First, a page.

Hollywood studios have been circumspect about their strategies related to generative AI. Disney CEO Bob Iger has spoken about using AI to create efficiencies and called the technology disruptive but has not given details.
Actor Bryan Cranston said he had “a message for Mr. Iger” at a rally in New York last month when the "Breaking Bad" star vowed, “We will not be having our jobs taken away and given to robots.”
Disney has been advertising for four AI-related jobs, according to the listings. They include a senior manager for machine learning engineering based in San Francisco, leading a team “to build state of the art event-driven real-time ML ecosystem;” a senior vice president for post-production and innovation with responsibilities that include being “on the leading edge of technology developments, like Artificial Intelligence;” a San Francisco-based machine learning engineer, and a data scientist in Santa Monica, California, working on machine learning and advertising.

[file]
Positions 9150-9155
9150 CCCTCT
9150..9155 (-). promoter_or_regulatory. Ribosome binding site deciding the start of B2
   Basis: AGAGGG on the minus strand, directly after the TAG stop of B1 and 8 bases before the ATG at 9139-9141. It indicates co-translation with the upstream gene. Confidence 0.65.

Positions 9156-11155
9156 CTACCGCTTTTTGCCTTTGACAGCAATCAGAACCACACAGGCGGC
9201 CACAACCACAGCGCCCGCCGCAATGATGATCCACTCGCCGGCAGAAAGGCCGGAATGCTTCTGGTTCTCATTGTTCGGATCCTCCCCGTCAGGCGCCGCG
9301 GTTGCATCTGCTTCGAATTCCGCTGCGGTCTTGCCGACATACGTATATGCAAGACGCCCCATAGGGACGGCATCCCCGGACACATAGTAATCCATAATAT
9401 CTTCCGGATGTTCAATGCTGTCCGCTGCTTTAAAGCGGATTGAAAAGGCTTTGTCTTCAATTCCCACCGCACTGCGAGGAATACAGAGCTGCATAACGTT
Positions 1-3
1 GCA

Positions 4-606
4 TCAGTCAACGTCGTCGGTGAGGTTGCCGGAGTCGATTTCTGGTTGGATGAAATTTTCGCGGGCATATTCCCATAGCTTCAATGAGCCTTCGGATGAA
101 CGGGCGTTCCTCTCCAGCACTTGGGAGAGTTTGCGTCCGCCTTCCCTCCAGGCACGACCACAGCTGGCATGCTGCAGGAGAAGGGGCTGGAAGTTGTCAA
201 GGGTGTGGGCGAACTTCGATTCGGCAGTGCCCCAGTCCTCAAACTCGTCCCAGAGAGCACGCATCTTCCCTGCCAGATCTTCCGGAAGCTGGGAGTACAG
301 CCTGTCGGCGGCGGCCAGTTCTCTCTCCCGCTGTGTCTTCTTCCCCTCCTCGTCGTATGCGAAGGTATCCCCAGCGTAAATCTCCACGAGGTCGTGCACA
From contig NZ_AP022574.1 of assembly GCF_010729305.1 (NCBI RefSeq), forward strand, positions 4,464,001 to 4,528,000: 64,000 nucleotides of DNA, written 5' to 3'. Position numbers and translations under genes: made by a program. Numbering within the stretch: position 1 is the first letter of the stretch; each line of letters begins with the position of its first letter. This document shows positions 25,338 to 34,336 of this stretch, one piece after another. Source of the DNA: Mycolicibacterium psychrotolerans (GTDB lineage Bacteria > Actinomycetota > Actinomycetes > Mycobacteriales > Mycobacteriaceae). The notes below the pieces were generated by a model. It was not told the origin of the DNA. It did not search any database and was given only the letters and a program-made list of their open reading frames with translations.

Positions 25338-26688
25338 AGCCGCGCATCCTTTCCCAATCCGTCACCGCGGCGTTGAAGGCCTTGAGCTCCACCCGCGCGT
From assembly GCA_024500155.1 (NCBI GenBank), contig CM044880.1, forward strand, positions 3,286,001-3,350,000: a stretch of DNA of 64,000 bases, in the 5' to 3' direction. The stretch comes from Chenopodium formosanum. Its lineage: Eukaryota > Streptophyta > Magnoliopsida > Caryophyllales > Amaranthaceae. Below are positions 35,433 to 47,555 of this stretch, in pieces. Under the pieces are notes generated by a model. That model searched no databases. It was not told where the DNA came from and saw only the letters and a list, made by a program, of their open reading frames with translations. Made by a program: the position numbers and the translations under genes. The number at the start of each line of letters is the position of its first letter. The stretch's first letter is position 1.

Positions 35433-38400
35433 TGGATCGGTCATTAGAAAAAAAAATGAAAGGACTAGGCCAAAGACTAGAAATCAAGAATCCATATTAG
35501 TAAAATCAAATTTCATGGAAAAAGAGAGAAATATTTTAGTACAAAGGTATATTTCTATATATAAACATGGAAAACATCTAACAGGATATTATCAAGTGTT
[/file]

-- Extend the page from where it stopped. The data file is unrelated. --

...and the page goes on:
Overall, Disney and its subsidiaries listed 367 technology-related job openings on LinkedIn, according to a search of the site Monday.
Disney did not respond to requests for comment on the job openings.
Sony is hiring for a senior research scientist and manager to focus on AI ethics in its Sony AI division. That division was established in 2020 and, according to the job ad, it’s a “research organization pursuing the mission to use AI to unleash human creativity,” working closely with other company divisions, including film studio Sony Pictures.